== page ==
Make some noise over noise

Published 9:42 am Monday, January 17, 2011

GATESVILLE – The citizens of Gates County will have their say in a proposed noise ordinance.

A public hearing is scheduled for the Wednesday, Jan. 19 meeting of the Gates County Board of Commissioners. That meeting is set for 7 p.m. in the courtroom of the Gates County Courthouse.

The commissioners have discussed this ordinance on and off for nearly a year. They have been through several revisions and appeared to be ready late last year to approve the document until concerns over the legal end of the issue were expressed by the judges and attorneys handling cases in Gates County. Sheriff Ed Webb also voiced concerns over the cost of sound-measuring equipment.

“We’ve been discussing the tweaking this noise ordinance for the last year or so and it is my proposal that we move forward with this revised ordinance in a public hearing, that would be the next step,” Commissioner Henry Jordan said during the Jan. 5 meeting of the board. “We need to give the public the opportunity to discuss this ordinance. We need to make a decision on this ordinance.”

Jordan continued, “Having said that, at our last discussion we went over the ordinance, entertained some of the Sheriff’s apprehensions and some of the (legal) concerns of our judges and attorneys. The County Manager (Toby Chappell) said that they (judges/attorneys) were not very enthused about this ordinance; they had some concerns about its enforcement. We can appreciate that. The County Manager and I have looked over the ordinance once again and believe we can address those concerns, basically by putting in provisions that will negate their concerns.”

In the most recent review of the ordinance, Jordan said if the county establishes a decibel limit for noise, it can be written that the county will not, at this time, use sound detection equipment, as was previously discussed, to record the level of noise.

“Right now we have an ordinance that is based on sensory perception,” Jordan noted. “Now a complaint comes in about noise and one of our deputies goes out to investigate, he can, using sensory perception, judge if the noise levels are too excessive. The deputy can ask for the noise levels to be lowered or to cease or he can write a citation and the issue ends up in court. Well, when you get to court, it’s still up to the judge.”

Jordan said the 100-decimal noise limit will remain as written in the ordinance, but instead of using a sound-measuring device to check the level, that chore will remain as a sensory judgment by the responding law enforcement officer.

“Sometimes in the future, based on whether or not the OLF (Outlying Landing Field proposed by the Navy, perhaps in the Sandbanks area of Gates County) comes in or if the Sheriff’s department wants to start enforcing through sound-measuring devices, we could authorize that at that time,” Jordan stated. “That would prevent the Sheriff from having to go out right now and invest in sound-measuring equipment.”

Jordan added that having the noise ordinance in place will hopefully steer the Navy’s OLF plans away from Gates County.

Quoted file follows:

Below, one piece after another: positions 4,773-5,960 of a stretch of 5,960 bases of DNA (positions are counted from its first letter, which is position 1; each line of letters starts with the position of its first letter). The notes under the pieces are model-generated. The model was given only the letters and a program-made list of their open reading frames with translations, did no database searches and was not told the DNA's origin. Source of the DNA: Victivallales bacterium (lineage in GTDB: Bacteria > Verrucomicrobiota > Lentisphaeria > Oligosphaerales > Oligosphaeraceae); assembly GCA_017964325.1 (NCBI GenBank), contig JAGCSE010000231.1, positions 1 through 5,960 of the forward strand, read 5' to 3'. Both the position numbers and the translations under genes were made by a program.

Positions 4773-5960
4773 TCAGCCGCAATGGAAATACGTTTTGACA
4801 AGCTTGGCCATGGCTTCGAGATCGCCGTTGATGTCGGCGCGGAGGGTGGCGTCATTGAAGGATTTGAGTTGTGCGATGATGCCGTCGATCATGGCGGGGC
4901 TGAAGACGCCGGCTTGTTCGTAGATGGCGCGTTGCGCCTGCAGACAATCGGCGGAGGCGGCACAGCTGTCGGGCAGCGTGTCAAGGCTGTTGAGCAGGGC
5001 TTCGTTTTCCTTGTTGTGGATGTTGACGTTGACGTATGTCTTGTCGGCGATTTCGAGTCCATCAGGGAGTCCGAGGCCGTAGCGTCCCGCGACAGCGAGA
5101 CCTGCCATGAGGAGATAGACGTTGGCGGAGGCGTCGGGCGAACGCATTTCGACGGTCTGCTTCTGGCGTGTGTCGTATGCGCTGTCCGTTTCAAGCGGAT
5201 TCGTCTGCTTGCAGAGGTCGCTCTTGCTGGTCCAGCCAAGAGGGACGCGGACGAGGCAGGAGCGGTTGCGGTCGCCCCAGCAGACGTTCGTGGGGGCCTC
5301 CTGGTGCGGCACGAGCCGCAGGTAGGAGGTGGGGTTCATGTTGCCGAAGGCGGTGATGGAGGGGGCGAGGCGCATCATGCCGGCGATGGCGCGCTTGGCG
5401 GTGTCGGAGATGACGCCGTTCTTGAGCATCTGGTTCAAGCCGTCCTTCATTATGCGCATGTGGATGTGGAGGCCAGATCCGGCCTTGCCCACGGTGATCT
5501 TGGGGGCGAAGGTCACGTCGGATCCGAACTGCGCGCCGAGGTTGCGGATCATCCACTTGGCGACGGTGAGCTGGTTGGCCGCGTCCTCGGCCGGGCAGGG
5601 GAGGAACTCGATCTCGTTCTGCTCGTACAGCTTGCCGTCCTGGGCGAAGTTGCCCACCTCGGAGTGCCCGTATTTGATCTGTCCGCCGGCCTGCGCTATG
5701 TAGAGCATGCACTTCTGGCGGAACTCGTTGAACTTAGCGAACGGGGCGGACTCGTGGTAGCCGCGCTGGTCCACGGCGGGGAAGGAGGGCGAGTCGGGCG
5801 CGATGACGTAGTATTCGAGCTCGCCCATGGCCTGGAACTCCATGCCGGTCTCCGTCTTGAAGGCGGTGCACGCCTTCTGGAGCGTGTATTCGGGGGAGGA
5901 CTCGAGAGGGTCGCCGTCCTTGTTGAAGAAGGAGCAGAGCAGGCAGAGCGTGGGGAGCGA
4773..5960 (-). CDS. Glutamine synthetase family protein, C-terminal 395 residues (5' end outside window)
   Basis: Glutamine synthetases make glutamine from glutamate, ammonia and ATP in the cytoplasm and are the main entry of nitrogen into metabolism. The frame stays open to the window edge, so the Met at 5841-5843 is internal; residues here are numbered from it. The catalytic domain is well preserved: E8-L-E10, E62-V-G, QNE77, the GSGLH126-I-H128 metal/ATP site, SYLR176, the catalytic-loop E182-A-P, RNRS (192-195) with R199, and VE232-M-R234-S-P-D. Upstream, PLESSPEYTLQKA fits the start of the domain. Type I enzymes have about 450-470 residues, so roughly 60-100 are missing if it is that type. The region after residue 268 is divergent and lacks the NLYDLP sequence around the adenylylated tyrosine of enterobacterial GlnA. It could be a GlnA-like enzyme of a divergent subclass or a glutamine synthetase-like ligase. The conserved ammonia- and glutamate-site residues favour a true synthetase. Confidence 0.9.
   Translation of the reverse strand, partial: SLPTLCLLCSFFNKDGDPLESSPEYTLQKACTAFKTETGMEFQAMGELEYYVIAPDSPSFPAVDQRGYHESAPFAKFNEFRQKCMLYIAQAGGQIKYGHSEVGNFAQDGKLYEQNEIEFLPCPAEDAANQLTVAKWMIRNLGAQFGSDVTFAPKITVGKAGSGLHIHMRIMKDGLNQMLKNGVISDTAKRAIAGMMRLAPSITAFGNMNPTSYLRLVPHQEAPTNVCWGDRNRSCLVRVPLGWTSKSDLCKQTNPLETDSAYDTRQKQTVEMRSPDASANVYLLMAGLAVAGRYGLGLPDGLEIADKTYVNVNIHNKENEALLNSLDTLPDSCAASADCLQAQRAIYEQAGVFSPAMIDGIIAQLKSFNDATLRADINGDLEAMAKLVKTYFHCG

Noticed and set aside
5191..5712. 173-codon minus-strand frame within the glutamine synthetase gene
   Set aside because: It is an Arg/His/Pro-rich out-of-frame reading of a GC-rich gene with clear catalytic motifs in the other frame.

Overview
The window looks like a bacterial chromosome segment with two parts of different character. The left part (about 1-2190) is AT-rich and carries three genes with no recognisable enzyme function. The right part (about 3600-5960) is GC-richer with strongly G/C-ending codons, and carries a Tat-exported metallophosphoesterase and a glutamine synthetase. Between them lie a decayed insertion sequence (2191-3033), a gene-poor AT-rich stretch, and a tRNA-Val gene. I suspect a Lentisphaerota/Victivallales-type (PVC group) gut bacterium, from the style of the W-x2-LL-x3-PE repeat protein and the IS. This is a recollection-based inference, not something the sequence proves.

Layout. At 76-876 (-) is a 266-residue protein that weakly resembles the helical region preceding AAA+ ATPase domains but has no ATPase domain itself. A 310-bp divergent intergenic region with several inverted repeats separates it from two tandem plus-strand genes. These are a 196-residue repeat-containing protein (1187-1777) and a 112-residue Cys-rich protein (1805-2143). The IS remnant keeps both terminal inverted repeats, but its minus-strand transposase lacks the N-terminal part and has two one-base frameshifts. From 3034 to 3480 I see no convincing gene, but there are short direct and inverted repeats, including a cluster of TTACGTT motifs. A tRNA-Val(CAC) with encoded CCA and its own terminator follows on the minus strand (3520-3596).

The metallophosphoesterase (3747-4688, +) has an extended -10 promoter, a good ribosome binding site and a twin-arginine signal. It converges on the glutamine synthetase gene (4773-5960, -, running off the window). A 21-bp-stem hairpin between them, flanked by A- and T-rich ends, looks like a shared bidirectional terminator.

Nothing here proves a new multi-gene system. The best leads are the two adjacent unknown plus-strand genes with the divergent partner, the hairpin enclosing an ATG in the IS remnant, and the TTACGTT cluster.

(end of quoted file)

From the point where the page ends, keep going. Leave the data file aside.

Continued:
“It lets the Navy know that we have a noise ordinance in place in Gates County and it contains decibel levels that they will exceed,” Jordan said.

Commissioner Jordan said he has fielded several calls from county citizens who are in support of a noise ordinance. He said those callers complain about loud mufflers that disrupt their daily lives.

“The biggest concern seems to be the enforceability of such an ordinance,” Commissioner Jack Owens said. “But we cannot slap our (Citizens Against) OLF committee in the face by not taking any action. We need to put something in place that the Navy must deal with if they decide to come here.”

“I want to hear what the public has to say about this,” Commissioner John Hora stated. “What I don’t want to see with this ordinance is that it places a burden on Sheriff Webb and his department. I also agree with the OLF issue; I don’t want to go against that group as this ordinance does partially address their concerns.”

“When we first started hearing about the OLF, we had over 800 people show up for the first meeting and about that many at the meeting we had at the high school; so there is concern across the county about the possibility of the Navy coming here,” noted Commission Vice-Chairman Kenneth Jernigan. “We go outside every day now and don’t hear jets, then all of a sudden if the Navy does come we’ll hear a whole lot of them. I don’t think our citizens want to hear that noise. We need the input of our citizens on this ordinance.”

“I think the time is now to let our citizens have their say on this ordinance,” said Graham Twine, chairman of the board.

Chappell said about 95 percent of the existing proposed noise ordinance will remain as written. He stated that the concerns expressed by the district’s judicial and legal officials will be re-worked in the ordinance and a revised copy will be ready for the commissioners and the public to review at the next scheduled meeting.

Jordan made the motion of holding the public hearing at the Jan. 19 night meeting of the commissioners. The motion was approved without objection.

About Cal Bryant

Cal Bryant, a 40-year veteran of the newspaper industry, serves as the Editor at Roanoke-Chowan Publications, publishers of the Roanoke-Chowan News-Herald, Gates County Index, and Front Porch Living magazine.

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